Talking About Defense: Bush versus Levin
Recall that in 1980, Republican Ronald Reagan carried 44 states, with 489 electoral votes, in winning the presidency. He could fairly claim a mandate in cowing Congress into essentially putting the Pentagon on speed, including a big shot of money and resurrection of the B-1 bomber that President Carter had canceled. It didn't hurt, either, that Reagan in his first year had a Senate controlled by Republicans, 53 to 47, and that Republicans had gained 33 seats in the House in 1980.
Contrast all that with Bush winning last year with less than a majority of the popular vote, and then losing Republican control of the Senate in late May. Even when Levin was a junior member of his chamber and of Armed Services in 1981, he not only generalized that the strategic part of Reagan's defense program was a shambles, but he probed deeply into specific parts of the plan, notably the B-1 bomber and the proposed national missile defense.
Levin has gained respect-and influence-during the past two decades by proving to be a tough cross-examiner who can also lighten up to make his point. He is still remembered in this town of short memories for suggesting that 50 B-1 bombers be built-so that each state could have one as a monument.
Levin, who will be 67 on June 28, hasn't lost his touch. He may dress somewhat better than he did in 1982, when the Columbia Journalism Review called him "perhaps the worst dressed man in the Senate," but the pockets of his coat jacket still bulge with a tangle of notes to himself.
He continues to break out the derby for his staff's Christmas party. With the expertise that comes from hearing everything from everybody about national defense for 20 years, and with his combative juices still flowing, Levin looms as the highest congressional hurdle between Bush and his still-to-be-revealed plans for restructuring the military.
There is some good news for Bush in Levin's all but assured ascendancy to the Armed Services chairmanship. For one thing, Levin will be less beholden to the military-industrial complex than is the Republican chairman he will replace, John W. Warner of Virginia, because Levin has less of it in his state. Unlike Warner, Levin will at least consider such radical ideas as building different and more-modest warships, instead of $6 billion aircraft carriers and $2 billion nuclear-powered submarines assembled at Newport News Shipbuilding in Warner's home state. Also, closing surplus military facilities is a cause for Levin, but not for Warner from base-heavy Virginia.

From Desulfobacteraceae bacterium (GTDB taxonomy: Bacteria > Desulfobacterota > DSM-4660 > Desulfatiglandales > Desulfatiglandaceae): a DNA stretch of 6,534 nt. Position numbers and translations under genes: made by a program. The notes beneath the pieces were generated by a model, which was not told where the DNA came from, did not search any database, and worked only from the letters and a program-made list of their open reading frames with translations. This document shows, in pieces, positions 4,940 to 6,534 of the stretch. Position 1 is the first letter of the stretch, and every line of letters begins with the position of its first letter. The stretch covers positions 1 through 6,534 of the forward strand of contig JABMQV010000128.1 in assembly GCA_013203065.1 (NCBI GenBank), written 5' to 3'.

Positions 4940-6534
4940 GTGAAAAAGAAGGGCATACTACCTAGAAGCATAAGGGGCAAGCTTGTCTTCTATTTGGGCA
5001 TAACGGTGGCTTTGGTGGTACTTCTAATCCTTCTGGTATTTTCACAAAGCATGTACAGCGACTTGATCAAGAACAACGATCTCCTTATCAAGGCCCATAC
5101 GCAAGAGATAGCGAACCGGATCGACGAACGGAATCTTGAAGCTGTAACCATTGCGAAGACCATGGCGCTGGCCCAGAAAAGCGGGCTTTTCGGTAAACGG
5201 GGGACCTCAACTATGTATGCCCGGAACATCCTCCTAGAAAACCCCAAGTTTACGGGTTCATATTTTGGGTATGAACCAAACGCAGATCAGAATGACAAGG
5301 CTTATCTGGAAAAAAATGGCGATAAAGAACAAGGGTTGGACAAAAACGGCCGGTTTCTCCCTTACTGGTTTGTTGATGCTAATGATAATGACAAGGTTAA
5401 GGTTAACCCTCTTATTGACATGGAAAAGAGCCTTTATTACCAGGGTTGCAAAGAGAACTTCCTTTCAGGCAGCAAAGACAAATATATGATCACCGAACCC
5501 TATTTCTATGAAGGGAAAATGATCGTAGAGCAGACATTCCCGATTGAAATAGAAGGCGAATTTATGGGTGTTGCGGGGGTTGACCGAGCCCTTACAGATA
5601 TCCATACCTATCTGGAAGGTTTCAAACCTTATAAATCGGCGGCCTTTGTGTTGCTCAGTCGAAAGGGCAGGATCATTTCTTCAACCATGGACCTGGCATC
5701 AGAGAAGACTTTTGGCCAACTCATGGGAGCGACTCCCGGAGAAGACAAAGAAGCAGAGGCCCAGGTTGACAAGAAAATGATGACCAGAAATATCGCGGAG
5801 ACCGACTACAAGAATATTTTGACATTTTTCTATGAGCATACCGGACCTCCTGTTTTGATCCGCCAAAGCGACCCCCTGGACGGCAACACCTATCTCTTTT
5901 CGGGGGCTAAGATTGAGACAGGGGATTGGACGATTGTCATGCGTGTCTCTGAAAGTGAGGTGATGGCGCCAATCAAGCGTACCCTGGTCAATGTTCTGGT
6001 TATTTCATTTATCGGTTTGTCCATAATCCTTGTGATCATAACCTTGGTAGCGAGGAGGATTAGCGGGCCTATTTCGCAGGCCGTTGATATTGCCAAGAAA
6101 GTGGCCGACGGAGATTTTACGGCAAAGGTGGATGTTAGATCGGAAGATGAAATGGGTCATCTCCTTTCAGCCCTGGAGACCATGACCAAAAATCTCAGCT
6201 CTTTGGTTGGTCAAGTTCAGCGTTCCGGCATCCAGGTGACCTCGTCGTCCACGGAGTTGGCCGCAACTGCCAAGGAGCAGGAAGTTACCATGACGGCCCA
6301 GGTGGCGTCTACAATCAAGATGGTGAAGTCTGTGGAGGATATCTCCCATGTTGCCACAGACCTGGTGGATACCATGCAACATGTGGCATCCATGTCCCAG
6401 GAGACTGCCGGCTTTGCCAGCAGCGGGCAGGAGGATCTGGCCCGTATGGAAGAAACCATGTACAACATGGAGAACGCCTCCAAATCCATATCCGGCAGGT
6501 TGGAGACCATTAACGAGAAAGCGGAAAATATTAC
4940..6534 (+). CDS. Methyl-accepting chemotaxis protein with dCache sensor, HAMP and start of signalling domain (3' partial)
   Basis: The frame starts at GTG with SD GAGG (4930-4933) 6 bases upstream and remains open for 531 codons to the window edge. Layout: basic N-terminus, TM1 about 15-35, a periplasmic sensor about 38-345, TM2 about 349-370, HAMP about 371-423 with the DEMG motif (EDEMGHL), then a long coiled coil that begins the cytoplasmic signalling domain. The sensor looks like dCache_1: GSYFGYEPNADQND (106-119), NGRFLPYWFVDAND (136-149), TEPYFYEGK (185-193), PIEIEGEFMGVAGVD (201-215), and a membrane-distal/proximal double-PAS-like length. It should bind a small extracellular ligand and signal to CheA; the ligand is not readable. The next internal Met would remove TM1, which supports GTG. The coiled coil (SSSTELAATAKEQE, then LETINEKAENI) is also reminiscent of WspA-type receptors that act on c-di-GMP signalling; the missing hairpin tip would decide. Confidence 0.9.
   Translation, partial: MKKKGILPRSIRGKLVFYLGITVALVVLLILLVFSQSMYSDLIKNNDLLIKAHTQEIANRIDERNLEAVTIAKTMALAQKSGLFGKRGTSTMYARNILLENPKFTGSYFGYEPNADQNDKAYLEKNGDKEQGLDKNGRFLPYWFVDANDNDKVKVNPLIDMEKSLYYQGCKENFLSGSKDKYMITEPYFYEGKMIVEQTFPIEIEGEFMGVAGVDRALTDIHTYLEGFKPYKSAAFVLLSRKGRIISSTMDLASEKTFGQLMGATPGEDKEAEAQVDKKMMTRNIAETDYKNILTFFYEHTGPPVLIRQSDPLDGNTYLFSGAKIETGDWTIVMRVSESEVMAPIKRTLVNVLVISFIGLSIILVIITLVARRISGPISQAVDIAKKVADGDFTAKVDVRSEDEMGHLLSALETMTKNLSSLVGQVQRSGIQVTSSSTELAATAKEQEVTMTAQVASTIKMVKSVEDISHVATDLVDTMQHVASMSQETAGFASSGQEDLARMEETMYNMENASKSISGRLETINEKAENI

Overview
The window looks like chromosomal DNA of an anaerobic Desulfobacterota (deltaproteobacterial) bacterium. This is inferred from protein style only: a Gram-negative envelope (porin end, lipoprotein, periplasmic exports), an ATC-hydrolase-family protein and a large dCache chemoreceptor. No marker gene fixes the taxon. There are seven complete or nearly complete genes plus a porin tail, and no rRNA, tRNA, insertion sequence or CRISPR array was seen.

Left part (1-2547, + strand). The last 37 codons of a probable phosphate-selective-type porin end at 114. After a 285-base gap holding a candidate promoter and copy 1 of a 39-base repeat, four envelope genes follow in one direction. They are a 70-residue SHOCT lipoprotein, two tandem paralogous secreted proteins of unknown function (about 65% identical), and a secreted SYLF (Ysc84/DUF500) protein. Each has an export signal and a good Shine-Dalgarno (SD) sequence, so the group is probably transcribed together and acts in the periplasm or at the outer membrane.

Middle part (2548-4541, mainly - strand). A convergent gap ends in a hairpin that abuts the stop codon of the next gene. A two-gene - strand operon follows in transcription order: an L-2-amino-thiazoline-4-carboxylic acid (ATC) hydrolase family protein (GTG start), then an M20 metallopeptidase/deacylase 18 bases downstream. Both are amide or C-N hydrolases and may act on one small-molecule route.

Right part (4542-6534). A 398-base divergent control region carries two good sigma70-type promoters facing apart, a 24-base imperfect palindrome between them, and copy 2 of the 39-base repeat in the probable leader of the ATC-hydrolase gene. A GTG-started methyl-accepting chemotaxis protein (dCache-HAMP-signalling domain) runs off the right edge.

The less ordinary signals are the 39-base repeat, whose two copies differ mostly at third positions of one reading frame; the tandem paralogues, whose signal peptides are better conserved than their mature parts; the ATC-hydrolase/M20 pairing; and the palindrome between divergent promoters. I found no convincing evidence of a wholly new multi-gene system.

Where Levin will not be receptive is any change that he perceives as hurting the Israelis or helping the Arabs at Israel's expense. He was one of 36 Democrats who voted in 1981 against Reagan's biggest initiative to build a bridge to the Saudis-selling them five highly sophisticated early-warning and control-system aircraft. The deal went through, anyway. For his 1996 re-election campaign, Levin received $319,207 from pro-Israeli organizations and individuals, more than any candidate running for national office, according to the Center for Responsive Politics.
Levin is likely to be a household name when the debate over deploying a national missile defense heats up. Besides appearing on television talk shows, as chairman he can arrange and star in Armed Services Committee hearings on the pros and cons of taking the plunge into missile defense. Levin is in a position to become the great educator.
It would be refreshing to hear that all-too-parochial committee ask why the Bush Administration is so obsessed with knocking down long-range missiles, which might be a threat tomorrow, and not with knocking down long-range bombers, which are a threat today. And what's wrong with letting Philip Coyle, former Pentagon testing director, explain why he believes the military would be smarter to perfect a defense against the here-and-now threat of short-range missiles, such as widely available Russian-made Scuds of Persian Gulf War fame, before going all out to stop long-range ones? "We could learn so much" from the two-step approach, Coyle recently told National Journal.
In a recent breakfast discussion with defense reporters that did not make "news," Levin previewed what Bush will hear when he tries to sell Congress on deploying a national missile defense, whether anybody else in the world likes it or not. "Under the right circumstances-and only under the right circumstances-we ought to deploy it," Levin said. "Those right circumstances include operational effectiveness, cost effectiveness, impact on arms reductions, whether we are more or less secure with such a deployment." He disputed assertions by congressional colleagues that it is now the law of the land to deploy a limited national missile defense. The same law requires the United States to negotiate with Russia to reduce nuclear weapons. "We have two policies, and possible conflict between the two is not resolved in the law," said lawyer Levin.
Bush vs. Levin should be interesting. Go early to get good seats.